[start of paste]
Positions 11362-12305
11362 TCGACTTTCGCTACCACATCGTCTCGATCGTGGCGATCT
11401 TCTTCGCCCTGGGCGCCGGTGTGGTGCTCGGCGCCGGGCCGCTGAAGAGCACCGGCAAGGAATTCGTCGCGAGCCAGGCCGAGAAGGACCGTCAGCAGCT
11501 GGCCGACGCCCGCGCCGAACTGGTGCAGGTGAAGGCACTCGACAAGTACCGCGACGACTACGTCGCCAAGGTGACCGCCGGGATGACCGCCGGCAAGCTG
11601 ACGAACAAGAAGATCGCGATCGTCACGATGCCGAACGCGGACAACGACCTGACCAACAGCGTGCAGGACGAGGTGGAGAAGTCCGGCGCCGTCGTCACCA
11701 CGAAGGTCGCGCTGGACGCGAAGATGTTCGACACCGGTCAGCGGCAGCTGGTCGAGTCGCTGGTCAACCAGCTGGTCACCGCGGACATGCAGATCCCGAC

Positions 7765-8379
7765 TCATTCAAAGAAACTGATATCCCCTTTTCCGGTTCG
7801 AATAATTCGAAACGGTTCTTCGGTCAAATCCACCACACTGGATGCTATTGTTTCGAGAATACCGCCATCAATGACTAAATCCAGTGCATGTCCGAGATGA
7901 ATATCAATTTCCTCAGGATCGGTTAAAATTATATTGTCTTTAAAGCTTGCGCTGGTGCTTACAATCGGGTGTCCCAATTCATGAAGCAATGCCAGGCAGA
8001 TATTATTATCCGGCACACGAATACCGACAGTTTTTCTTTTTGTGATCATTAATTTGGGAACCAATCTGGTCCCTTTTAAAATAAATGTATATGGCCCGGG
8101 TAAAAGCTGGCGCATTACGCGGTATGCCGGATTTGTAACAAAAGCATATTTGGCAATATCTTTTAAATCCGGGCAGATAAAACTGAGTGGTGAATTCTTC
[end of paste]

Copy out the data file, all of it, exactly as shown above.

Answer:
Positions 11362-12305
11362 TCGACTTTCGCTACCACATCGTCTCGATCGTGGCGATCT
11401 TCTTCGCCCTGGGCGCCGGTGTGGTGCTCGGCGCCGGGCCGCTGAAGAGCACCGGCAAGGAATTCGTCGCGAGCCAGGCCGAGAAGGACCGTCAGCAGCT
11501 GGCCGACGCCCGCGCCGAACTGGTGCAGGTGAAGGCACTCGACAAGTACCGCGACGACTACGTCGCCAAGGTGACCGCCGGGATGACCGCCGGCAAGCTG
11601 ACGAACAAGAAGATCGCGATCGTCACGATGCCGAACGCGGACAACGACCTGACCAACAGCGTGCAGGACGAGGTGGAGAAGTCCGGCGCCGTCGTCACCA
11701 CGAAGGTCGCGCTGGACGCGAAGATGTTCGACACCGGTCAGCGGCAGCTGGTCGAGTCGCTGGTCAACCAGCTGGTCACCGCGGACATGCAGATCCCGAC

Positions 7765-8379
7765 TCATTCAAAGAAACTGATATCCCCTTTTCCGGTTCG
7801 AATAATTCGAAACGGTTCTTCGGTCAAATCCACCACACTGGATGCTATTGTTTCGAGAATACCGCCATCAATGACTAAATCCAGTGCATGTCCGAGATGA
7901 ATATCAATTTCCTCAGGATCGGTTAAAATTATATTGTCTTTAAAGCTTGCGCTGGTGCTTACAATCGGGTGTCCCAATTCATGAAGCAATGCCAGGCAGA
8001 TATTATTATCCGGCACACGAATACCGACAGTTTTTCTTTTTGTGATCATTAATTTGGGAACCAATCTGGTCCCTTTTAAAATAAATGTATATGGCCCGGG
8101 TAAAAGCTGGCGCATTACGCGGTATGCCGGATTTGTAACAAAAGCATATTTGGCAATATCTTTTAAATCCGGGCAGATAAAACTGAGTGGTGAATTCTTC